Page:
The waiter spots me from across the room and makes a B line for the table. I am the only one seated at a mesa for eight and feel like I’m shrinking as he inches closer. He offers his hand and grips on to mine so hard I can feel my bones crack and the scar on my middle finger scream with pressure.
“My name is Victor,” he announces gently, “I don’t recognize you, have you been here before?” The bombardment of kindness catches me off guard. I look around: people slowly flood into the room and their regular server moves in, like a date waiting for a slow dance, to deliver a kiss on the cheek and an escort to the table. “Order some wine while you wait,” Victor continues, “We have our own wine. It is the best one and also the cheapest.”
This is Los Chanchitos, a restaurant co-op on the edges of Parque Centenario. The staff took the restaurant over in 2012 alongside 5 other restaurants owned by the same business and you can sense the ganas that are notoriously absent from your average over-sized bodegón.
As the name might suggest, you’ve come to eat like a pig. Stick towards the mammoth-sized dishes that have been labeled para compartir. In all honesty, even in the absence of such a title, nothing here is meant for one human.
The best dishes aren’t in the pizza section, nor the pasta section either. Although if you are in the mood for a bowl of noodles, stay away from the ricotta raviolis topped with lumpy pumpkin cream and bacon, which tastes like milk mixed with out of season squash. Do steer yourself towards the lasagna, which is served in a bowl the size of a basket ball hoop and layered with chunky bolognese, topped with an inflated mixture of molten cheese and red sauce.
The milanesa napolitana is another monster. Rolled out like a pizza dough, it’s a dish of hilarious proportions. But that’s just the beginning, there is also tender pork shoulder stuffed with provoleta and panceta that comes topped with mushroom cream sauce—don’t be put off by the odd brown coloring—that should be scooped up with over-sized squares of crunchy roasted potatoes. This is assuming you haven’t dropped the contents of the dish onto the white tables after a second bottle of the house Malbec is passed around the table. The wine, by the way, is lovely; just slightly fruity and a good accompaniment to everything I’ve ever ordered.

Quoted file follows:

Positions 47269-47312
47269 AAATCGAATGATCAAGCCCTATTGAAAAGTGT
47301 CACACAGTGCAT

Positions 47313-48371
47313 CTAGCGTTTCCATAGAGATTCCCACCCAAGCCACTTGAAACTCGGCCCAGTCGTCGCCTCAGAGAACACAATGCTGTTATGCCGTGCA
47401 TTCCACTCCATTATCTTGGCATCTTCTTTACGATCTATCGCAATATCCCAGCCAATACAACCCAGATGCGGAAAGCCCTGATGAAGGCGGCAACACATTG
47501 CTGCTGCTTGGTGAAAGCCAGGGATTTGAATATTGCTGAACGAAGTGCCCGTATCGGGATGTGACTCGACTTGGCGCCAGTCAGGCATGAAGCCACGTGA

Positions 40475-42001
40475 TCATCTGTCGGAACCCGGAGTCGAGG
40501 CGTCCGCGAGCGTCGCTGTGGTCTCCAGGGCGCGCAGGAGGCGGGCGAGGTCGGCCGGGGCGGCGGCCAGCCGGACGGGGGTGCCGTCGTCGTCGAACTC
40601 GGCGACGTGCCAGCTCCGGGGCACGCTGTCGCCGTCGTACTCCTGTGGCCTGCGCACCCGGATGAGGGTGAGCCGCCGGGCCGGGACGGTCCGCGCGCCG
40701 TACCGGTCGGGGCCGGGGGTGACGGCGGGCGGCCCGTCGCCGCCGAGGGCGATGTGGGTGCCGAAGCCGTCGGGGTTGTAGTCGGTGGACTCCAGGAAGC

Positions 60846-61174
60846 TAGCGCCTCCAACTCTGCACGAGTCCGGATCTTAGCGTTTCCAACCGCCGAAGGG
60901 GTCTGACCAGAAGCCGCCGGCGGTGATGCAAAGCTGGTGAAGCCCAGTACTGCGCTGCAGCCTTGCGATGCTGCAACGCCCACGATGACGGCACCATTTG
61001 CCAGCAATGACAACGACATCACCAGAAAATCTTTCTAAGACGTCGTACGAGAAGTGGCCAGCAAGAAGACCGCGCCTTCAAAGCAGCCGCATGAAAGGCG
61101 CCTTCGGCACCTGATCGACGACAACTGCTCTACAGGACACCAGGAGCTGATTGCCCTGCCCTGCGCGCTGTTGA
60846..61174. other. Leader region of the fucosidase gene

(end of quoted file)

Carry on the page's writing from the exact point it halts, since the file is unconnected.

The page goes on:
Meats are buried underneath Everest-sized mountains of fries. Rump steak is affectionately named El Gran Colita, served with a salad minus the greens: tomato, eggplant and bell peppers. I prefer the Gran Porteña which comes with slices of eggplant crucified on a stick over a bed of fries that hides the tenderloin underneath. Two fried eggs served extra runny slowly waterfall through the potatoes and onto the smokey cut of beef. For dessert, enormous milkshakes called copas spill over with chocolate ice cream and dulce de leche. The flan de manzana is pretty trashy. I expected layers of sliced apples worked into a flan. You can see the ribs of the can form over the gelatinous granulated apple sauce. It is, like each and every other ridiculously plated dish, thoroughly enjoyable.
Address: Av. Angel Gallardo 601, Parque Centenario
Open: Daily from noon to 3:30 and 8pm to midnight